The stunning Garden Route of South Africa stretches from the Western Cape coast to the Eastern Cape coast, and encompasses scenic views of lush forestry and the vast Indian Ocean. The route is one of South Africa’s most beautiful areas of land and home to a range of ecosystems including mountain, forest, lake, and fynbos. From the grand old yellowwood trees which stand tall and proud, to the ancient stinkwood that lives up to 1000 years old, and the vast fynbos biome which covers the Eastern and Western Cape like a blanket, travellers will be sure to experience a botanical wonderland. If you’re looking for a scenic adventure or perhaps just a lovely backdrop for your latest Instagram post, the flowers found along the Garden Route are perfect for just that.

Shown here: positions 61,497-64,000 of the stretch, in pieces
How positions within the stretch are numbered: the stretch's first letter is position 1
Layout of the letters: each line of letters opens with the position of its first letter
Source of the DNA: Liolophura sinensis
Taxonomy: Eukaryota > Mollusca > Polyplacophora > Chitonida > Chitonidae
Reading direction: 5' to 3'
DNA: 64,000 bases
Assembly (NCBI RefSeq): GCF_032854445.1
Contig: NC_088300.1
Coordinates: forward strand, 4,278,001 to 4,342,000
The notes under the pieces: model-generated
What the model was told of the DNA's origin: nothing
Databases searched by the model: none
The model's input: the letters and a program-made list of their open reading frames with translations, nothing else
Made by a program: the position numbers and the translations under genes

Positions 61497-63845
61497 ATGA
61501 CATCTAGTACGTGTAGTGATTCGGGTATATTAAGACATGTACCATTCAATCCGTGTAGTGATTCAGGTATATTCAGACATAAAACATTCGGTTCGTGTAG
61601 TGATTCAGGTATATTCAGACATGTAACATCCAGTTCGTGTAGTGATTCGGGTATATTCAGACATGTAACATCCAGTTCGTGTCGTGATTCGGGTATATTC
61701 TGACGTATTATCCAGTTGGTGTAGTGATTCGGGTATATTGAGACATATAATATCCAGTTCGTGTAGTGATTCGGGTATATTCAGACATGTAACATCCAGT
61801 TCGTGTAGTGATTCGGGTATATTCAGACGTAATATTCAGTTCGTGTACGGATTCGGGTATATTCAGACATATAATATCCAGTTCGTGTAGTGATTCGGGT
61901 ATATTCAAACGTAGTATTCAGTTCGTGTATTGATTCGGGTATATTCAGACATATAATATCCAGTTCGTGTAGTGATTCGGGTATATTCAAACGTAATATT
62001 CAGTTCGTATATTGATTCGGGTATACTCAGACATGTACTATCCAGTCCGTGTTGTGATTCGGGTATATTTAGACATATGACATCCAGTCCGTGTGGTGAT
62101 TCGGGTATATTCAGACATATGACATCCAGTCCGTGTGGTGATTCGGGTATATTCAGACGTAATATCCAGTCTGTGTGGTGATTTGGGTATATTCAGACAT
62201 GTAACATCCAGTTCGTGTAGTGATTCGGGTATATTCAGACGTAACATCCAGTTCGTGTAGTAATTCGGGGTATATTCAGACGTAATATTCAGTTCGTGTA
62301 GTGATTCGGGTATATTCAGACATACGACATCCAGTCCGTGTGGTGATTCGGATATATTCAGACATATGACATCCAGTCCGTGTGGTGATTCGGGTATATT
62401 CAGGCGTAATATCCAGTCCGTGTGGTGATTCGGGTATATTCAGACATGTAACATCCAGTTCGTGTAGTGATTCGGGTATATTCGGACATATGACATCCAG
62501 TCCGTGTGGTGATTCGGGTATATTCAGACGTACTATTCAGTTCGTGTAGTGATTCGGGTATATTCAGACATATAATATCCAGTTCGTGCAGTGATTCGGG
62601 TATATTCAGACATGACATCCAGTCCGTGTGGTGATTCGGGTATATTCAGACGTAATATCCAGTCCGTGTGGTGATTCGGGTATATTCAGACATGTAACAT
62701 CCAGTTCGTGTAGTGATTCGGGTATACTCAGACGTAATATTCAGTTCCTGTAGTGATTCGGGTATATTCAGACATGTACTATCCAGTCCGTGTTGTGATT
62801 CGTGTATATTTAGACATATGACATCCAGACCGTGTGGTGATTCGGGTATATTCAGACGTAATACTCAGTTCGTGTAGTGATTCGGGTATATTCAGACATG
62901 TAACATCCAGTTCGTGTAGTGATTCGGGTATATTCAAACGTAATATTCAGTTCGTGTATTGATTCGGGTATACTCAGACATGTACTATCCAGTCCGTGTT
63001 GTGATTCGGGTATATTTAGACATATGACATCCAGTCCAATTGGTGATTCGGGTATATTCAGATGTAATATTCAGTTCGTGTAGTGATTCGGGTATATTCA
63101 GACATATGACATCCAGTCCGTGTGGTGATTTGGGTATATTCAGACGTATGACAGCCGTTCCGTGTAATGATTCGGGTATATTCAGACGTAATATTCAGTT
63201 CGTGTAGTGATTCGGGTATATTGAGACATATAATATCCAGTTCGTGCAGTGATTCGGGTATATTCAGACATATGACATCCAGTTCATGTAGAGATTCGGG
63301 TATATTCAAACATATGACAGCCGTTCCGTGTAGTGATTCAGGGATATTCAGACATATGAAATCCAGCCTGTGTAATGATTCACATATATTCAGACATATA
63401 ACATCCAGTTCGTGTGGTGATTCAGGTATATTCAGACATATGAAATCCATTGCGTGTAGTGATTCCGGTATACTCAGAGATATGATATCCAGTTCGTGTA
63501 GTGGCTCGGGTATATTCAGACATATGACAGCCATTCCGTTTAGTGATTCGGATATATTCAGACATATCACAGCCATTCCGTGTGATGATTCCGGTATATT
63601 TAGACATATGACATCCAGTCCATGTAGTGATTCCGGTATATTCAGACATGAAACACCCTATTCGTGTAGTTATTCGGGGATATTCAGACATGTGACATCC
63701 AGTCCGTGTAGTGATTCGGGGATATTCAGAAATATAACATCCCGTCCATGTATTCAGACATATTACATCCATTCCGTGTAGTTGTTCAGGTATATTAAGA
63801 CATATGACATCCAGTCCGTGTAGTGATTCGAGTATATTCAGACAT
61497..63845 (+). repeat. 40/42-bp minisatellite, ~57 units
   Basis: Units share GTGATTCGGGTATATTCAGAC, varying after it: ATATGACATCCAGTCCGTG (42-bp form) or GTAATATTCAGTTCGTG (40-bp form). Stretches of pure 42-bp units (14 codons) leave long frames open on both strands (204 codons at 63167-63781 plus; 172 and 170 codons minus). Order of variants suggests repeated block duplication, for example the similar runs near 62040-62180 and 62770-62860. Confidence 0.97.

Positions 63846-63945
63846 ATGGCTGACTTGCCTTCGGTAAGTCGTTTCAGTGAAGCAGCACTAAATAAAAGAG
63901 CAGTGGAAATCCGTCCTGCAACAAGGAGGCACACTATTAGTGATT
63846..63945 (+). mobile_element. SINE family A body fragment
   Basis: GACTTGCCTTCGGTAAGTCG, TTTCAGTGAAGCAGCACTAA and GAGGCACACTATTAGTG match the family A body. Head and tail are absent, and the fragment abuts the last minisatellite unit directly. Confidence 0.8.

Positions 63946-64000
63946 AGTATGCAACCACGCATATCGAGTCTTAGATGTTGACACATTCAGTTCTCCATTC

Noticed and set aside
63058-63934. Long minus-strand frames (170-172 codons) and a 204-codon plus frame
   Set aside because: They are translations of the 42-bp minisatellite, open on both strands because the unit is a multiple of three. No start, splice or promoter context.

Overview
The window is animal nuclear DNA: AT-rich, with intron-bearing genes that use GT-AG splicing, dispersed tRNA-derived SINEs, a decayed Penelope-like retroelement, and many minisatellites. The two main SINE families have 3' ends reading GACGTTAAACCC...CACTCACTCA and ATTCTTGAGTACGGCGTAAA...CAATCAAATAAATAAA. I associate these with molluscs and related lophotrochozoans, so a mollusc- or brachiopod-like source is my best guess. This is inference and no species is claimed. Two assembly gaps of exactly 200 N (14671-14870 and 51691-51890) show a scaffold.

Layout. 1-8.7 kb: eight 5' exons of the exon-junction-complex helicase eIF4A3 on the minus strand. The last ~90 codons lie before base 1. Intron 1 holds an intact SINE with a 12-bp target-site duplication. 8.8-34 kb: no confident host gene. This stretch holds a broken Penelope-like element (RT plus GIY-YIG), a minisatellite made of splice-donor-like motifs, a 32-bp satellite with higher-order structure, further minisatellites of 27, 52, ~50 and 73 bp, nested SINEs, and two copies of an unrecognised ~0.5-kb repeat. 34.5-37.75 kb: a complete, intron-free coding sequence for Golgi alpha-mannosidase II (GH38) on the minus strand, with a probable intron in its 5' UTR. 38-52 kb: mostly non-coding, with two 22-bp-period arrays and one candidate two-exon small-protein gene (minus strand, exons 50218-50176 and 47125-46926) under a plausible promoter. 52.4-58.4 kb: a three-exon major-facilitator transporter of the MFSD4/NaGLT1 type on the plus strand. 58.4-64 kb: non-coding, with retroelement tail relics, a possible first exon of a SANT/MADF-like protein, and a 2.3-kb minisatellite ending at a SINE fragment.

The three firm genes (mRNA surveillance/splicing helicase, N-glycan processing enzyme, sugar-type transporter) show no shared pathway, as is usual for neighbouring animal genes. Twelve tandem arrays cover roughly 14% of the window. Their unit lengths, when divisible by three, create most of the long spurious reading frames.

The Cape Floral Kingdom
The Cape Floral Kingdom, or Cape Floristic Region, as it is also known as, is a UNESCO World Heritage Site and the smallest floristic kingdom in the world. Despite this, the region is home to over 9 600 species of mostly native South African plants, with fynbos making up most of it. Trees, flowers, ferns and mosses that are not fynbos are also found in abundance. The stunning landscape is picturesque, tranquil and perfect for hikes under the sunny African sky.